“Oh, you’re so cool, Brewster!”
Jenny here. My review of Fright Night was originally written for Cinedelphia, an amazing resource for Philly film geeks. Final Girl Support Group is thrilled to be working with them and you can see that original post here. I didn’t want our site to be incomplete, however, so I’m reposting the review with Cinedelphia’s kind permission.
Craig Gillespie’s 2011 remake of Fright Night stars Anton Yelchin as Charley Brewster, a teen distancing himself from a nerdy past to fit in with the popular crowd and impress his beautiful girlfriend, Amy (Imogen Poots). This means avoiding one of his closest friends, “Evil Ed” (Christopher Mintz-Plasse), a loser desperately trying to convince him that Jerry, the new next-door neighbor played by Colin Farrell, is a vampire. Unfortunately for everyone, Ed is right.
In the 50s, 60s and 70s, Christopher Lee lurked in the shadows with fangs and a cape, buxom virgins fell under his spell and Peter Cushing bravely saved the day. The original Fright Night (1985) is a simple love-letter to the best days of “Hammer Horror” that seamlessly blends humor with scares. From the seductive yet sinister vampire, Jerry (Chris Sarandon), to the bitter actor turned horror host, Peter Vincent (Roddy McDowell), this nostalgia is the heart of the film. The revamp abandons these references to update the franchise for a modern audience (e.g. Vincent, our vampire killer, is more Criss Angel than Peter Cushing). There are valid reasons to do this. Young viewers aren’t familiar with these old flicks and many have never even seen a horror host. Sadly, the result is a less focused story without the campy charm of the original. We lose the very essence of Fright Night.
One of the less successful attempts to appeal to a larger audience is our protagonist, Charley. The geeky horror fan, quick to spy on his neighbor and make laughable claims about vampires in the original, is now a skeptical ex-nerd determined to avoid trouble and look cool at all costs. The endearing Scooby-Doo-style sleuthing and paranoia that fans will remember from the original is given to “Evil Ed”, a supporting character, and most of the fun happens off camera. Yelchin is talented, but trying to broaden the appeal of Charley results in a bland character. In fact, he’s a jerk too. A bland jerk. I would rather watch Ed’s movie. The whacky, sad, and terrifying performance of Stephen Geoffreys is missed, but Mintz-Plasse does a good job with his brief screen time.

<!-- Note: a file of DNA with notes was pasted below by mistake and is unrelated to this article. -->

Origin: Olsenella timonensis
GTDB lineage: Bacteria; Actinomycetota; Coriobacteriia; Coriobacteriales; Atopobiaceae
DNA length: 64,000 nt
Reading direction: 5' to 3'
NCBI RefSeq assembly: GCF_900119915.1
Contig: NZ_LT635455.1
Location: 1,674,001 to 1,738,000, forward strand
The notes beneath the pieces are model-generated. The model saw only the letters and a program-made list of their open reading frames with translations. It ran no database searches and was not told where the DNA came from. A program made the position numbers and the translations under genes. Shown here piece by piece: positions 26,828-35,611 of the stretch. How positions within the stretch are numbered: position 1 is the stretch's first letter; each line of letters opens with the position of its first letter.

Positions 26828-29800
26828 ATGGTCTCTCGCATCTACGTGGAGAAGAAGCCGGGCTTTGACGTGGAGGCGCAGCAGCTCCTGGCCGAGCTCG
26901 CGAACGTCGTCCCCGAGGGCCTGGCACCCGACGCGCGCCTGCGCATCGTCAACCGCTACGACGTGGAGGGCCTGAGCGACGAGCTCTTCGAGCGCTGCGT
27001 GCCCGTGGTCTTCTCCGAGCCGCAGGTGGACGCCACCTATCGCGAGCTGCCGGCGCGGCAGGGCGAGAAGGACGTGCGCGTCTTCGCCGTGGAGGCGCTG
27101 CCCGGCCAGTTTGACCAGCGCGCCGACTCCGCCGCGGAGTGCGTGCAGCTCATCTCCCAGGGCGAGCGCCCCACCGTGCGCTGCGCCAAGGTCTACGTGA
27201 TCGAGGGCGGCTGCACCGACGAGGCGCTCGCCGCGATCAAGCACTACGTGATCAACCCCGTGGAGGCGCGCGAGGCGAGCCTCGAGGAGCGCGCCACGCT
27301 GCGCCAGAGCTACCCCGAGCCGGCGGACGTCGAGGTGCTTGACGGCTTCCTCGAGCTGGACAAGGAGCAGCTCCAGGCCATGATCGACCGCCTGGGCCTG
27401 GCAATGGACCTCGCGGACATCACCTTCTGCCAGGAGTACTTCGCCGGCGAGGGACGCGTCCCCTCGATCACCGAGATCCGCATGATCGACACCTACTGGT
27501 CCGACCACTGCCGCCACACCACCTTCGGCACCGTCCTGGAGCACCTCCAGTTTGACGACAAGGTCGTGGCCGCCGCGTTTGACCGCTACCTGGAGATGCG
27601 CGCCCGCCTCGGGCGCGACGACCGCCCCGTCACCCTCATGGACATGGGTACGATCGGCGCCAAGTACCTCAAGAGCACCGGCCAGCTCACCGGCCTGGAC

Colin Farrell’s vampire has a significantly different flavor as well. He’s a predator. He’s a wolf. Although undeniably handsome and intimidating, he forgoes the hypnotic charm and cheesy sex factor of the original. An alternative to the romance of popular titles like True Blood and Twilight, he doesn’t seduce. He assaults. Coldly storing his victims in cells like meat, Jerry is more reminiscent of a serial killer than Dracula. It’s not all grim business though. He manages to pull off a few solid laughs too. Unable to cross the threshold without an invitation, scenes where the sinister vampire passive-aggressively waits to be asked inside are awkward and hilarious (not to mention the ludicrous concept of an ancient evil named Jerry.)
The host of Fright Night, updated to a spooky Las Vegas magician, is particularly amusing. Roddy McDowell is a tough act to follow, but David Tennant (Doctor Who) manages to steal every scene he’s in. Stripping down from his ridiculous wig, fake facial hair and temporary tattoos, we’re left with the man behind the stage persona: a belligerent and cowardly fraud in eyeliner and leather pants. In a horror comedy that’s played a little too straight otherwise, Tennant stands out as the funniest and strongest performance of the film. Quite frankly, it’s a relief when he shows up and takes center stage.
Overall, the rest of the cast does a competent job with the material they’ve been given, but it’s not enough. The women are more involved in the action sequences, but they just don’t contribute anything significant to the story. Much of the social interaction, mystery and discovery is cut short to get to the explosions and computer-generated mayhem sooner. It’s no surprise to report that CGI is inevitably the film’s downfall. The 3D is done well enough despite ongoing struggles with darkness and movement, but WHY? It’s mostly utilized for cheap gimmicky effects of cartoony goop exploding in your face. Great. It’s hard to stay invested in the film when, like so many horror pictures, it ultimately devolves into a giant CGI mess during the climactic battle.
I enjoyed seeing the film, but it’s not perfect. There are plenty of fun references to the original for fans to catch including key lines and one very special cameo, but there’s no winking at the camera. These inside jokes won’t distract new viewers from experiencing the film on its own merit. Those lamenting the age of the sparkle vampire will appreciate some jokes at Twilight’s expense and a monster more interested in eating you than writing love letters. Unfortunately, the protagonist is unlikeable, unnecessary subplots muddy the narrative, many of the visual effects are terrible, and the Hammer Films flavor is sorely missed.
If you can bear the 80’s fashion, I’d recommend sticking with the original.